In both sessions, we had great conversations about the theory and practice of responding to student papers. I want to take a moment here to remind you of some of the practical strategies that came up in our conversations (with thanks to Roy Andrews who e-mailed me his impressions and ideas):
- Requiring students to pass in a brief statement of intended process for revising with a draft. Response then can be focused on evaluating the intended process, which might be less time consuming than trying to write comments that stimulate or engineer revisions.
- Similarly, the idea for the following strategy emerged: A professor responds thoroughly and in detail to Paper #1 for a course, then students hand in Paper #2 with a statement (like the one mentioned above) in which s/he writes about what s/he learned from the feedback on paper #1 AND addresses how s/he USED what was learned to make Paper #2 a stronger paper. It’s almost like Paper #1 is a draft for Paper #2. In evaluating, assessing and responding to paper #2, the professor can measure intent against effect, in the context of what the student says s/he has learned. Very process-friendly, but you don’t need multiple drafts, just multiple papers. Hopefully someone will try this and get back to me on how it worked.
- The use of author’s notes in which students help lay out the agenda for response, which will help a professor prioritize their time in responding (I hope to have a piece on using author’s notes ready for the next Out of WAC newsletter.)
- From Roy: There’s a famous article by Brannon and Knoblauch that basically recommends asking the student writer to state their intent with their draft and then the responder (professor) merely shares the effect on him or her. Knoblauch, who is a psychologist, found that when reported effect varied from the author’s stated intent then a powerful motivation to revise arose in the student writer. Limiting response to reporting effect is generally a big time saver.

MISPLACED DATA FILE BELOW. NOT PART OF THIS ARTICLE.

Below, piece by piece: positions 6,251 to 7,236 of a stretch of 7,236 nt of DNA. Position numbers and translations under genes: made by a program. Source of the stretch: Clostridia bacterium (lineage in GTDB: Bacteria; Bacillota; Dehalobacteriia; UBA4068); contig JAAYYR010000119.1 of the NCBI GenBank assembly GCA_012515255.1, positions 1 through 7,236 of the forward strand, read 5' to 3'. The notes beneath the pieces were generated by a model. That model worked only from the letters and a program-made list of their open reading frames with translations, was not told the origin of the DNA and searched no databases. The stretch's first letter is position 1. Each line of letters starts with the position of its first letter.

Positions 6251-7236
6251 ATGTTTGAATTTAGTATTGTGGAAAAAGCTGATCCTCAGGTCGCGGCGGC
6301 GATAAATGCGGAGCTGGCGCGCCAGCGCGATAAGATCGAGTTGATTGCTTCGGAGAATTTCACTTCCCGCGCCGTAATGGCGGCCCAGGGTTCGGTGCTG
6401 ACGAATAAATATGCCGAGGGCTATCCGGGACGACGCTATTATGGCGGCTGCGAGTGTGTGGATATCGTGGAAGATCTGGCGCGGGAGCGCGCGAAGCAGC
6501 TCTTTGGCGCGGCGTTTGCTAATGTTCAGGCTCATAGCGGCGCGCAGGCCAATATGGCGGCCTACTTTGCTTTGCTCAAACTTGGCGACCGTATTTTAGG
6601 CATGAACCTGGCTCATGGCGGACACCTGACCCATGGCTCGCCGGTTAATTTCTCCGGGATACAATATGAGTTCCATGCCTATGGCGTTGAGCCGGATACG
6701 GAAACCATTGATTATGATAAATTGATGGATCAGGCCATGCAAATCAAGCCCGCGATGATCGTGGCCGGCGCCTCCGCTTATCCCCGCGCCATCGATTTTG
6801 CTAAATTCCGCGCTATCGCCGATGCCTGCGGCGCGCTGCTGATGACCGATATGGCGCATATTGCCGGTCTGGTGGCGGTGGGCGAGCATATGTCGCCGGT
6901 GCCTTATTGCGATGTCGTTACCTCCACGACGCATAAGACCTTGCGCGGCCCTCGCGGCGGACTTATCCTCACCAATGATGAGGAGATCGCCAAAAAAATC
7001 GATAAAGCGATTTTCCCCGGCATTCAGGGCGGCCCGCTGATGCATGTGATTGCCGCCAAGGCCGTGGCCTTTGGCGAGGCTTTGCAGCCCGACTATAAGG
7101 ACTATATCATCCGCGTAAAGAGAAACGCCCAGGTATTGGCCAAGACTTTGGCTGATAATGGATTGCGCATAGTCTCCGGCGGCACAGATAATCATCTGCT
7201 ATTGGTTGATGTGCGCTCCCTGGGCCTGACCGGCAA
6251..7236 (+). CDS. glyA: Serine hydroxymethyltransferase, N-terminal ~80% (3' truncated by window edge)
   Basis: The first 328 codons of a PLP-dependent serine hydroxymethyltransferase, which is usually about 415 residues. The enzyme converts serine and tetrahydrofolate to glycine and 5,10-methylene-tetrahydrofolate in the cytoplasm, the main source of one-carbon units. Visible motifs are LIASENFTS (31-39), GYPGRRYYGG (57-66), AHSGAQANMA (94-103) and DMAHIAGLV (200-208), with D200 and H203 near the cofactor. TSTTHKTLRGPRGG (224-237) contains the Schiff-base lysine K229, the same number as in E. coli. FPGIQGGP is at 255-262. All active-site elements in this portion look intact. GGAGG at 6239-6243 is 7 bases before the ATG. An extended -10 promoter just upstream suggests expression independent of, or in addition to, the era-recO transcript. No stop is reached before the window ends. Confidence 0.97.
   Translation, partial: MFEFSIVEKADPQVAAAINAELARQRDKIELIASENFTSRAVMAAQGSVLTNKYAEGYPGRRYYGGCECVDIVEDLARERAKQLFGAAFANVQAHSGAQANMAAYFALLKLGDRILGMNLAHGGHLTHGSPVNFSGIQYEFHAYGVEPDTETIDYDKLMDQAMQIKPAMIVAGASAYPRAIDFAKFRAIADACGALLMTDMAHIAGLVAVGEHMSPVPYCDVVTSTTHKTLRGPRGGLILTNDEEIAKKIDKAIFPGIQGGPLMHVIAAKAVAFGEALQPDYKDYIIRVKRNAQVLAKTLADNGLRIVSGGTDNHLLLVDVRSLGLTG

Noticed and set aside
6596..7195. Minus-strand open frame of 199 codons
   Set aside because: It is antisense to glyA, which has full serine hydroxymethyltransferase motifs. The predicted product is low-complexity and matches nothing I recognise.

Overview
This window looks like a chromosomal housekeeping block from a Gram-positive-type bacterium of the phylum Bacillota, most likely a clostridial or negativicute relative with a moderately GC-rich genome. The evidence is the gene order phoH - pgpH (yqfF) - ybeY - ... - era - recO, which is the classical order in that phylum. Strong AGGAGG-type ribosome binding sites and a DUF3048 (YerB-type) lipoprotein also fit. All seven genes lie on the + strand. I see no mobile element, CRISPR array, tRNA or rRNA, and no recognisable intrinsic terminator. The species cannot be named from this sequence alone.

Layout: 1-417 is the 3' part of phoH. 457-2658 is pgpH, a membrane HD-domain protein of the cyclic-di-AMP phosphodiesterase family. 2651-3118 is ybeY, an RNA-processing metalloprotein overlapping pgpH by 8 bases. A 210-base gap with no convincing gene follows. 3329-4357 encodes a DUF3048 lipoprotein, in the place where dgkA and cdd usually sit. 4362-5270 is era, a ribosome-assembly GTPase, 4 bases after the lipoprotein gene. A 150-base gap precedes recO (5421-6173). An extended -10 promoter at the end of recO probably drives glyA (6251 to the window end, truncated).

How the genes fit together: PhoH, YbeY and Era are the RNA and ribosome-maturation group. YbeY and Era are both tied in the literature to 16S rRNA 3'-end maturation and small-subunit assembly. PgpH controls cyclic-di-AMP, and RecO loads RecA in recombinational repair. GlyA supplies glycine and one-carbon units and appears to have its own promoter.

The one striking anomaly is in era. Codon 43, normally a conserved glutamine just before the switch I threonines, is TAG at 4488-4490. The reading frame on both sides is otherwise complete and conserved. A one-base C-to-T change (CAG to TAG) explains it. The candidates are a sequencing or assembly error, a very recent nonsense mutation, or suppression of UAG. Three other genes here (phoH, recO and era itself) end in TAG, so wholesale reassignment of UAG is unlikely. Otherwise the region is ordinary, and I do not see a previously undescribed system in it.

- Responding to students’ abstracts or summaries of proposed papers and/or first pages only saves time and is very useful to the writer. If folks are interested, we could get together a workshop where we tried this out. Let me know.
- From Roy: I frequently encourage faculty members to not spend [so much] time correcting and editing, (only mark a page, if any at all) but to make a single sentence endnote telling the student of the problem and that their solution is to visit the writing center. With an unmarked paper and an endnote indicating the problem, I can work with the student at developing his or her editing skills, some of which is about developing the eye to find errors. If the professor has already found and marked all the errors, the student loses the opportunity to develop his or her editing skills.
- From Roy: I can do checks in the margin (each check indicates a surface error in a line) without disruption to my reading for content. I think others can do this to (not sure). Checks in the margin leave much of the eye search and correction to students. Also, checks in the margin give an objective measure of the surface level problem and are a way to measure improvement. (I have a short article on file about this.)
It should be clear (we can always use reminders) that the University Writing Center is an important ally in responding to student writing. We can also be good allies for one another by staying in touch and sharing strategies that work for us, asking questions, and re-energizing our own practices.